They should still be matched to the correct automation policy.

The issuer that’s used is also irrelevant, Caddy’s cert management will behave the same regardless of where it gets a cert from.

How? I don’t get it.

My scenario was that I specify *.shine.caddy.test.shinenelson.xyz in my automation policy and then when I request a.shine.caddy.test.shinenelson.xyz or b.shine.caddy.test.shinenelson.xyz, I’d get 2 separate TLS certificates per sub-domain that was being requested. And with this change, that’s exactly what it did as well.

Now, my question is - what if someone else wanted a single TLS certificate with *.shine.caddy.test.shinenelson.xyz as the SNI?

Oh, I think I get it now. My scenario would work only if on_demand is enabled right?

Otherwise, it would provision the wildcard TLS certificate during the server initialization itself ( of course, in the background! ) so then any subsequent wildcard-matching requests would pick the wildcard TLS certificate.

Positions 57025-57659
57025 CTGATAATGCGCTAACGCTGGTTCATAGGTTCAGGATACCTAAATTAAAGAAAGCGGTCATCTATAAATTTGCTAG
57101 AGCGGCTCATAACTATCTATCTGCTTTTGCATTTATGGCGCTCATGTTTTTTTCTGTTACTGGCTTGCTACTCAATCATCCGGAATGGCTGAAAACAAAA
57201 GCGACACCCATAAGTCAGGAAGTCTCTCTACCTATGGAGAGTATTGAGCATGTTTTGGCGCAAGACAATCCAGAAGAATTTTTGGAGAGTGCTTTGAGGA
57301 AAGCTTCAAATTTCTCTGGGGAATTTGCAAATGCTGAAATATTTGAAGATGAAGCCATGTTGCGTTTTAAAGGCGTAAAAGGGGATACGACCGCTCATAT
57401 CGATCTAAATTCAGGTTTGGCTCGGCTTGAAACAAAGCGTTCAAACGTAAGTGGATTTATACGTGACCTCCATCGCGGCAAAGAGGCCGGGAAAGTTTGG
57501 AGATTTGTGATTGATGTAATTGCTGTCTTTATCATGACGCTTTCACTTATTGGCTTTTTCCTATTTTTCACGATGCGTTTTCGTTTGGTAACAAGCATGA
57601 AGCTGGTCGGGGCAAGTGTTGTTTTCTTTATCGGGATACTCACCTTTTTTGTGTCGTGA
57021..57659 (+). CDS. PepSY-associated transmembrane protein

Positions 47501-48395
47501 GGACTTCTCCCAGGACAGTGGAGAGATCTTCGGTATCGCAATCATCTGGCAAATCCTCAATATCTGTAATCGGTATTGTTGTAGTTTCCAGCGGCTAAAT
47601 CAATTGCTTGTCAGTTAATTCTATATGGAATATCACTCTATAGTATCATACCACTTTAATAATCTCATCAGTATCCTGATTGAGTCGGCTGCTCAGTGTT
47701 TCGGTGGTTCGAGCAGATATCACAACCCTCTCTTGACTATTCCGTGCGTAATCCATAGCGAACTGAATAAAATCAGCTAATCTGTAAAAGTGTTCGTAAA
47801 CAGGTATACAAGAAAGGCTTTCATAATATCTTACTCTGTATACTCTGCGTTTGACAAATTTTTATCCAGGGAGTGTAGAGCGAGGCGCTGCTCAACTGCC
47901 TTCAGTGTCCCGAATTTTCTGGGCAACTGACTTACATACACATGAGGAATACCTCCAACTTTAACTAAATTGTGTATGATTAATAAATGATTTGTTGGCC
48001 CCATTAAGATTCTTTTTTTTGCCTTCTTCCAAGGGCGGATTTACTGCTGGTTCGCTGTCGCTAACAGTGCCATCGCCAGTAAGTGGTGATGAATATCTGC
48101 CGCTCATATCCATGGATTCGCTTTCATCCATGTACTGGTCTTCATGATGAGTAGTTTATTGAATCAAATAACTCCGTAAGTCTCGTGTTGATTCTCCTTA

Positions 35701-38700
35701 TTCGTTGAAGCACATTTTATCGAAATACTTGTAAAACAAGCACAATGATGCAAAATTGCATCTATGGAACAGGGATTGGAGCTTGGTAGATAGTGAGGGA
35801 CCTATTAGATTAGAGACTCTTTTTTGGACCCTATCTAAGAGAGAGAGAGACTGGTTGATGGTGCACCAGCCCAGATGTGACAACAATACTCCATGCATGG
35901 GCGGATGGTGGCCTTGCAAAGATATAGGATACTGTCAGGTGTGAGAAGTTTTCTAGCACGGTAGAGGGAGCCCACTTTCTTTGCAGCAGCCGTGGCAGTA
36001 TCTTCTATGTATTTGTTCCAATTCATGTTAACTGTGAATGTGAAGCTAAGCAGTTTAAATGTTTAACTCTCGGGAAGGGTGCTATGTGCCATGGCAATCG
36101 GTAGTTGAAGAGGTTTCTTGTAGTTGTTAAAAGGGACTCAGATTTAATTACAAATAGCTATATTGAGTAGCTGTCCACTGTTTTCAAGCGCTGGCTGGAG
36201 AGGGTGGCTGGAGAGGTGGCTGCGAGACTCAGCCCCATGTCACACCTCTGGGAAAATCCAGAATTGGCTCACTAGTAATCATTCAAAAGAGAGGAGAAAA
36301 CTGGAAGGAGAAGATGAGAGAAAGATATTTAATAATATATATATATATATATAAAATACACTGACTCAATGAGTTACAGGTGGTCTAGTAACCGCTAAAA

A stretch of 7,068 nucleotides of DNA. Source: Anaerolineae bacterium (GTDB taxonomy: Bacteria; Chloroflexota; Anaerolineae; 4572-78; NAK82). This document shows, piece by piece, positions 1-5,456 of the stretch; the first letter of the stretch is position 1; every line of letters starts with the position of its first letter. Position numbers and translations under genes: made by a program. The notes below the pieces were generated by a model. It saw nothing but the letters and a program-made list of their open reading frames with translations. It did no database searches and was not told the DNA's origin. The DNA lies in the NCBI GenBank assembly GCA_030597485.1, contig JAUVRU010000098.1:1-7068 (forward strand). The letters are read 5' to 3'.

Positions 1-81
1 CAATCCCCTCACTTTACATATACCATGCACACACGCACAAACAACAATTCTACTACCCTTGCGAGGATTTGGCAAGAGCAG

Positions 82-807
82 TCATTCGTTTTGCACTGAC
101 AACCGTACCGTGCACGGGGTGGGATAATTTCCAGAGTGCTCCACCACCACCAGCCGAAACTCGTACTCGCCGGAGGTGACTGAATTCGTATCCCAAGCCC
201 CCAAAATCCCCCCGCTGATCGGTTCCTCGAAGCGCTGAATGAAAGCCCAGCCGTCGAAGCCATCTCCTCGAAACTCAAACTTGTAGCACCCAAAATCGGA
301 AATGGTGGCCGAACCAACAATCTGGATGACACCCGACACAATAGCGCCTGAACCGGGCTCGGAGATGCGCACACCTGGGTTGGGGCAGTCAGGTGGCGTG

Good - that’s my intention as well.

But before the change, an automation policy for *.shine.caddy.test.shinenelson.xyz was literal, and would only match for those wildcard certificates.

Then they would configure Caddy’s tls app to manage a certificate for that name (or do that implicitly through auto-HTTPS in the http app).

Yes, exactly. If an exact match is not available to answer a TLS handshake, then a matching wildcard will be used instead.

Understood. This is amazing stuff man.

Now, my only wish ( I know it’s too much to ask. Hence, I’m not even asking. ) is that there are pre-built binaries in package repositories for GNU/Linux distributions ( including helper binaries for different external “modules” ), then it’d be so much more easier to integrate into automated server initialization process for thousands of servers at scale. I know there are multiple ongoing discussions on that topic as well - Packaging Caddy, V2: Packaging for Debian/Ubuntu

NB : I think this discussion has digressed away from the original topic which was for the tls_connection_policies block. Do you think we should break this post away at post 12 into a separate topic? Maybe title it to - on_demand’ wildcard TLS certificates.